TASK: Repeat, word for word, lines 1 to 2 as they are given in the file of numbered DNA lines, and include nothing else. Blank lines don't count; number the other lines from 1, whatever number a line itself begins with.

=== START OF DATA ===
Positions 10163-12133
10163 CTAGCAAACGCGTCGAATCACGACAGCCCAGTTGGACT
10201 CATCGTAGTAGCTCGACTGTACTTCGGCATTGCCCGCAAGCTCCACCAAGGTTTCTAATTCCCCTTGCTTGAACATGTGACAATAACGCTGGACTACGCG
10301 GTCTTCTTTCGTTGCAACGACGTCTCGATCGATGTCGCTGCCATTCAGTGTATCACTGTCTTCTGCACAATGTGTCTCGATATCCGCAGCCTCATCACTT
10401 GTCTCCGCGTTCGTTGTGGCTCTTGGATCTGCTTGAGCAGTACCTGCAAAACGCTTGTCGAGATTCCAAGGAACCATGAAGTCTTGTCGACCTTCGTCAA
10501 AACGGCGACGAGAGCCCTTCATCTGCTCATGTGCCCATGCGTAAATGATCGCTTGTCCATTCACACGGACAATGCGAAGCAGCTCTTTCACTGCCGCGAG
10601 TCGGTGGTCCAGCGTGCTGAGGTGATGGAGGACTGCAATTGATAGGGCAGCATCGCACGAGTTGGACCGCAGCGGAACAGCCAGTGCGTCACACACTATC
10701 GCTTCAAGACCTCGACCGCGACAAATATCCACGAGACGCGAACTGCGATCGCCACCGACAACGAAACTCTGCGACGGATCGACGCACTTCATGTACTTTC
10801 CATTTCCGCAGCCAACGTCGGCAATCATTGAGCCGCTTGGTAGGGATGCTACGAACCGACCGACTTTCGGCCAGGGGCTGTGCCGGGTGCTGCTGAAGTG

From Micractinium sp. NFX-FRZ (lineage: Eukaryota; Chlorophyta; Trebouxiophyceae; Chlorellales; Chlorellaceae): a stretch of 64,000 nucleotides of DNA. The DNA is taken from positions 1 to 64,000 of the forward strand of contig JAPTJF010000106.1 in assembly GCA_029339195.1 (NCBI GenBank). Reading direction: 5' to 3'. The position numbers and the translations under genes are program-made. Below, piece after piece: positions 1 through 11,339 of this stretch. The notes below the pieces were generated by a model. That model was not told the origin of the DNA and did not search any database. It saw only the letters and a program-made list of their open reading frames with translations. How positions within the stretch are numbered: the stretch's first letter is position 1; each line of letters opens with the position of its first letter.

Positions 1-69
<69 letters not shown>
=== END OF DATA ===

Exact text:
Positions 10163-12133
10163 CTAGCAAACGCGTCGAATCACGACAGCCCAGTTGGACT